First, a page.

Remaking Sharswood: Rise and fall of the Norman Blumberg Apartments

It’s 6:30 a.m. on Saturday – chilly and still dark out.

Philadelphia Housing Authority CEO, Kelvin Jeremiah tries to warm up the crowd of people gathering under a white tent, clutching cups of coffee.

“Change has come to Sharswood-Blumberg,” Jeremiah said. “Doesn’t this feel great?”

Jeremiah is the chief architect of PHA’s large-scale plan to redevelop this neighborhood of North Philadelphia known as Sharswood. The agency has already begun acquiring roughly 1,300 properties in the area. The next step is demolishing the aging Norman Blumberg Apartments, PHA’s “most distressed” public housing complex.

There’s a story Jeremiah often tells about Blumberg. When he first took over the agency three years ago, he visited the complex twice without wearing his suit and tie. The second time, it was a Saturday night and Jeremiah claims he was confronted by a group of “entrepreneurs” – he won’t say they were drug dealers – and one of them, told him if he didn’t leave, he would be shot.

“I left Blumberg frankly feeling scared for my life,” he told PlanPhilly in a recent interview.

Now, there’s less than one hour to go before Jeremiah and others will push a large detonator and reduce all but one of the towers to a pile of rubble. Only the senior tower, which will be rehabbed, will remain.

Pre-implosion at the Norman Blumberg Apartments | Bastiaan Slabbers for NewsWorks
Bastiaan Slabbers for NewsWorks (Bastiaan Slabbers for NewsWorks)

Outside the white tent, people from the neighborhood are starting to congregate on Ingersoll Street, about six blocks away from the Norman Blumberg Apartments.

Mimi Riley’s family moved into a house nearby in 1972 and she’s feeling nostalgic.

“They getting rid of a lot of people,” said Riley.

Riley sees one of her neighbors, who won’t give us her name. Riley asks her if she’s sad to see Blumberg go. The woman shakes her head.

“No I’m not,” she says. “Because they shouldn’t have never built them before anyway. You don’t put people on top of each other like that.”

Riley’s surprised at her neighbor’s reaction.  

“Wow, I always called them the ‘Good Times’ projects,” she says. “When I got out of school, came by, saw people going in there. Always wanted to go in there, but I could never go. I hate to see it go.”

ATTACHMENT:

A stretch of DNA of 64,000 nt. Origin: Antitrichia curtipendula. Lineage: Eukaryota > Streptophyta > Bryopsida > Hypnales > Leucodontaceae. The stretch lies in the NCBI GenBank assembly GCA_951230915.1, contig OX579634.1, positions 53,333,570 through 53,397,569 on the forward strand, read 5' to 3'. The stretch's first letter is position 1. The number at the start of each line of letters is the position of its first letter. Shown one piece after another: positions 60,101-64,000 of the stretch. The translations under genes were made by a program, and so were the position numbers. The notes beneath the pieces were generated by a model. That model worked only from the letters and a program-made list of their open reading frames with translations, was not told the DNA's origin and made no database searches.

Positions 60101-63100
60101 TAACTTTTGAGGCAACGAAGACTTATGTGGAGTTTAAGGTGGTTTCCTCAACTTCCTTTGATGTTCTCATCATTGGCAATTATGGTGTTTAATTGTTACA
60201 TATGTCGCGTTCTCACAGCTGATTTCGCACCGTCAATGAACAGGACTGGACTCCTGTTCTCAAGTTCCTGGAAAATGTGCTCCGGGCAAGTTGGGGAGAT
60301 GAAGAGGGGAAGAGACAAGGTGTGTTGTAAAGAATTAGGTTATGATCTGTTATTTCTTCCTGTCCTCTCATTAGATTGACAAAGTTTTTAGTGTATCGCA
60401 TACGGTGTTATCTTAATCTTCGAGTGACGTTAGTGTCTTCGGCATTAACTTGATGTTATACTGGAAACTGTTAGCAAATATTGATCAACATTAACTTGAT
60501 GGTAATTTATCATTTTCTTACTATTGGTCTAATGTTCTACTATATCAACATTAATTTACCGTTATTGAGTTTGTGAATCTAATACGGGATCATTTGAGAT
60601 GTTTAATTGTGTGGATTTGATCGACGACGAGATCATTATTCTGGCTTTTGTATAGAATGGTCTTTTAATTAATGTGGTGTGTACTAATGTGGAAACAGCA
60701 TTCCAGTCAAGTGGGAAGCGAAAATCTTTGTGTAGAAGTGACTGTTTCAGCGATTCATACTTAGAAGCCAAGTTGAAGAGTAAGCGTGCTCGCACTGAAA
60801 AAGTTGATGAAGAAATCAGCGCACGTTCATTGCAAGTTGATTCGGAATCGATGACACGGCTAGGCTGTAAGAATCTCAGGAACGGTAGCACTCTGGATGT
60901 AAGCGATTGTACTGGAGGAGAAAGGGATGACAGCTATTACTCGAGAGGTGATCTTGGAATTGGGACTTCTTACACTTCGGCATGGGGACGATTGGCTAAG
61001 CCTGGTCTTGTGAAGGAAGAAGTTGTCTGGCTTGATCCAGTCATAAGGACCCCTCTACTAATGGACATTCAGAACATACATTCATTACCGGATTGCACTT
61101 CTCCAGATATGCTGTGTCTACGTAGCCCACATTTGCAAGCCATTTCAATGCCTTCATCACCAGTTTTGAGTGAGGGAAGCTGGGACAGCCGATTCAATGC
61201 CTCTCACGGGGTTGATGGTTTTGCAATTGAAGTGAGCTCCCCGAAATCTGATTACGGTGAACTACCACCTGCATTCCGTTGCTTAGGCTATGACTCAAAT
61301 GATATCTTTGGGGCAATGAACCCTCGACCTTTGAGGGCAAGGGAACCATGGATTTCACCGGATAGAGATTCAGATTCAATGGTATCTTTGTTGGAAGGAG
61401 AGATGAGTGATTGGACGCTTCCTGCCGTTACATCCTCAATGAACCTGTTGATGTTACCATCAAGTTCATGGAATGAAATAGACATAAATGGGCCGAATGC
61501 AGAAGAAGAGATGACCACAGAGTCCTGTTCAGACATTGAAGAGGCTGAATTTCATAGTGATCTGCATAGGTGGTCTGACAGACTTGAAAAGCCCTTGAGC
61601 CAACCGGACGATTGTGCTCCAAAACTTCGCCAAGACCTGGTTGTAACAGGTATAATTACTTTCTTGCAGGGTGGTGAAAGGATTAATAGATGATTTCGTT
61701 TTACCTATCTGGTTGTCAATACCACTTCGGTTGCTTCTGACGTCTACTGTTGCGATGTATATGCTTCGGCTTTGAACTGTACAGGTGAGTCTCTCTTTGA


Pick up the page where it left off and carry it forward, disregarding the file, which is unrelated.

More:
I ask Riley if the people in Blumberg looked like they were having a good time.

“No, not at all,” she says with a belly laugh.

But there was something about the place, she adds. It’s where all the people were.

“Concentrated poverty”

When Blumberg was built in the late 1960s, it was at the tail end of a public high-rise building boom in Philadelphia. Federal housing officials at the time said it was the best way to house the largest number of people for the least amount of money. It was also a way to clear blighted blocks in the inner city – “slum clearance,” they called it.

The Blumberg complex took up eight acres of the North Philly neighborhood known as Sharswood and consisted of two brick high-rises, a senior tower and 15 low-rise buildings, all clustered around a courtyard.

Norman Blumberg Apartments model, 1969 | Special Collections Research Center, Temple University Libraries, Philadelphia, PA
Norman Blumberg Apartments model, 1969 | Special Collections Research Center, Temple University Libraries, Philadelphia, PA (Special Collections Research Center, Temple University Libraries, Philadelphia, PA)

By the late 1960s, when the first families were moving into Blumberg, public housing had already gotten bad reputation in America and the story of Blumberg is the story of many high-rises across the country.

“Those towers became homes of just concentrated poverty,” said Mark Joseph, a professor at Case Western Reserve University who studies public housing.

Many of these projects were being built in poor, mostly black neighborhoods like Sharswood, where middle-class families were moving out and there were few opportunities for work.

“What comes along with concentrated poverty are a host of other social ills – disinvestment in not only the housing, but the schools, other community amenities… which then leads to other problems like crime, violence,” Joseph said.

By the time more than 500 families were forced to move out last summer in preparation for Saturday’s demolition, the poverty and crime rates at Blumberg were double the rest of the city’s. Crime maps show Blumberg like a bright red dot in the middle of Sharswood, a clearly marked hot spot for violent and drug crimes.

Outside the Blumberg complex, the rest of Sharswood is pocked with vacant lots and boarded-up, dilapidated homes while surrounding neighborhoods, such as Fairmount and Brewerytown, have been gentrifying rapidly with new housing and restaurants.

Conditions inside the Blumberg buildings deteriorated as well, as fluctuating federal dollars and an ever-growing demand for more affordable housing stretched thin resources for agencies like the Philadelphia Housing Authority.

“The towers actually started falling, like the bricks was coming off,” said Shakera Zellars, who lived in the low-rises for 12 years. “And I don’t think they was doing a good job as far as keeping them up, as far as cleaning them.”